I'm with you. Started it, couldn't bring myself to finish it, c'est la vie.
    Well it's about his recovery, so parts of it are a bit heavy. I found myself speed reading through the conversations with the personas he created.

    But I'm going to read it again.
    Rinty

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    I somehow lived through the time of Rush without being aware of the group. My non-riding son-in-law, a fan of Rush, recommended the book to me as a rider's book that I might be interested in reading. I did enjoy Ghost Rider and also read his next book. After reading,I borrowed about a dozen Rush CDs from the library. Listened to every track and have never listened to any Rush music since. I failed to understand the reason for their success. I am also puzzled by the success of the Tragically Hip (at least here in Canada).

    I did enjoy Ghost Rider and realized it was the story of his recovery from the death of the two people for whom he most cared and that he was terribly depressed. However I was disappointed with his character when at one point at the end of a day's riding, he was approached at supper by a couple who were fans of Rush, who asked for an autograph. He blew them off telling them he didn't do autographs. I was taken back as throughout his ride, for the most part, he stayed in first rate accommodations and ate extremely well each evening. It seemed that his ride was financed by the sales of the group's music to their fans. In that one instance I thought that he was quite unnecessarily callous.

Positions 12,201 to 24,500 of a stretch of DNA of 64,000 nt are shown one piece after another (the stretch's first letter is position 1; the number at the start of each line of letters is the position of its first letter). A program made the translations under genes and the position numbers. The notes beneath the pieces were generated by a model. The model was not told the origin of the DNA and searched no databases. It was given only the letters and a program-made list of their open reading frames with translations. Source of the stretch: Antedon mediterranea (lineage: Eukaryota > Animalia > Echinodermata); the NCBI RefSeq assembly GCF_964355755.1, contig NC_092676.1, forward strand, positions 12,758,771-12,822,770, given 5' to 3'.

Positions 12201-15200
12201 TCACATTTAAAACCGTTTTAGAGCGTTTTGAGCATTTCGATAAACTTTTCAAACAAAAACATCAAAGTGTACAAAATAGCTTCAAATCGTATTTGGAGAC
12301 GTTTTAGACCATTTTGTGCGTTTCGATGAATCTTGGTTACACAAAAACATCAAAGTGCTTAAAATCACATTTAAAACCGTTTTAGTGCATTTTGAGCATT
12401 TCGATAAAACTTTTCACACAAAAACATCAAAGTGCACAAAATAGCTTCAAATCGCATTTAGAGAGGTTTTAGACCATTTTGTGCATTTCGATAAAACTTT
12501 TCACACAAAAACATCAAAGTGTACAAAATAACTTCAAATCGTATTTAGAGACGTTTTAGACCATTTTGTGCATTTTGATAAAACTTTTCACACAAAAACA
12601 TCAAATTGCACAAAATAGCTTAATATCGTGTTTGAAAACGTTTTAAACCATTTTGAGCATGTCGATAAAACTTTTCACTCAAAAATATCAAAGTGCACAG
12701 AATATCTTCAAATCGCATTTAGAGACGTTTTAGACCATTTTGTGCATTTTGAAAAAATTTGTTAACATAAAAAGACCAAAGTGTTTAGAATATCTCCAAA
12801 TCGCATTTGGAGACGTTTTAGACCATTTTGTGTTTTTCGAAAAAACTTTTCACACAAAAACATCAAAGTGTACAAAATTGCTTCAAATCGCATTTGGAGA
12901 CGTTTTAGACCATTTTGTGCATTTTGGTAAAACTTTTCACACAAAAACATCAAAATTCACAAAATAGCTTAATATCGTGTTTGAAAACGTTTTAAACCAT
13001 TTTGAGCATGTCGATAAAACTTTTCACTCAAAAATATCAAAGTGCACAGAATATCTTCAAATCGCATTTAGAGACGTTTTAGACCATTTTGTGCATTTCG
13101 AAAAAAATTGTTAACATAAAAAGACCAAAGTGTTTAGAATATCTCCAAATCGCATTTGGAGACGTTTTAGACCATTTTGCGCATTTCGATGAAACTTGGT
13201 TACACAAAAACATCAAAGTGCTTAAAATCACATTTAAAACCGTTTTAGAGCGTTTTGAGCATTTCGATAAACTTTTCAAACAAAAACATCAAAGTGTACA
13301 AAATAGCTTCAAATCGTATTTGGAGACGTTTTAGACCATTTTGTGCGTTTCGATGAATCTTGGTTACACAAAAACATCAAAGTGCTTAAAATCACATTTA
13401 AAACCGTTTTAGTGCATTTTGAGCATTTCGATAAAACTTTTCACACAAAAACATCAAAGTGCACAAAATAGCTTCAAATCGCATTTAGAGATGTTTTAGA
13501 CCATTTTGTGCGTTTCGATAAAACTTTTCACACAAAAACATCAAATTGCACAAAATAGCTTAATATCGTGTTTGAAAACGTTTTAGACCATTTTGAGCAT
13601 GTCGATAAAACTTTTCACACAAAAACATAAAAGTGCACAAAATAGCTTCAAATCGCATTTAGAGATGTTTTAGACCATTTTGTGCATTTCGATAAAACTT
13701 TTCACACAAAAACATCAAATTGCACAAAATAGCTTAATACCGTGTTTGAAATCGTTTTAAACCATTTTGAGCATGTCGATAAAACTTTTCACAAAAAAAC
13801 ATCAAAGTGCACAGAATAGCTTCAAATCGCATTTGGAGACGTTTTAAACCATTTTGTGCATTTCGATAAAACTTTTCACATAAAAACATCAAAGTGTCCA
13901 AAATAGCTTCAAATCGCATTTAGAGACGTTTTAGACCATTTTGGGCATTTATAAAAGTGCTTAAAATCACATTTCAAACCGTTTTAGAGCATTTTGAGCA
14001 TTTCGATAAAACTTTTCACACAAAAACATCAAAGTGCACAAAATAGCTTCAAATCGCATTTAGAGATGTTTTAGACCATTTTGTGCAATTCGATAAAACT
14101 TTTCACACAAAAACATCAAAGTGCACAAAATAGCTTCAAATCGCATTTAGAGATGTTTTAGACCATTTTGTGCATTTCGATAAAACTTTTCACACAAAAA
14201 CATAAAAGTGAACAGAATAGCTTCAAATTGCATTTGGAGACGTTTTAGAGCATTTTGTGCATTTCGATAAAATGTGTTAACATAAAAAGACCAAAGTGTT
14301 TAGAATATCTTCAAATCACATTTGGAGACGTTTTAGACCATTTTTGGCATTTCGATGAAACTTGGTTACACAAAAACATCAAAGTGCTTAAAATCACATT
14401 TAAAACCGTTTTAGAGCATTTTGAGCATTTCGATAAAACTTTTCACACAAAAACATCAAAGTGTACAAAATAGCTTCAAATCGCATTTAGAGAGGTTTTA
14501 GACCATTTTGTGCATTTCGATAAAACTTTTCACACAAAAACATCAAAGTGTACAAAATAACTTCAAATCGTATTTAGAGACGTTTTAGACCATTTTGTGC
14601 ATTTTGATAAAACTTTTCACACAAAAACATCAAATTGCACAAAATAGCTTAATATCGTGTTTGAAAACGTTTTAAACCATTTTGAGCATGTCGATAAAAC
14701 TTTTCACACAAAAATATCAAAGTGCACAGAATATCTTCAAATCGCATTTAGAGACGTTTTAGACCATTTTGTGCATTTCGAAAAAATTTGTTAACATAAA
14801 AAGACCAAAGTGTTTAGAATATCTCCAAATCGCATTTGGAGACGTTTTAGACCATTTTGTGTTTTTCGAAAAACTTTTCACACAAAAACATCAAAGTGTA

It was not until a bit later in Ghost Rider that he was informed that his finances were becoming precarious.
    Last edited by Paul_F; 04-27-2020 at 07:24 PM. Reason: typo
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    Quote Originally Posted by royce View Post
    Just because I have the time, and because I love reading more than almost anything else, and because my local library is closed I picked up my dog-eared and heavily underlined copy of Neil Peart's Ghost Rider the other day and began to read it again. For about the third time. What a wonderful book! Every time I read it I pick up some detail that I did not remember from an earlier reading. The guy was more than a gifted musician, he was a gifted writer as well. RIP Neil.

    And, after hundred of thousands of my own miles, and several of my own trips back and forth across the US, I enjoy his comments about the same roads, the same places, the same thoughts, that I have ridden, seen and thought.

    This is a wonderful way to spend some coronavirus-free hours.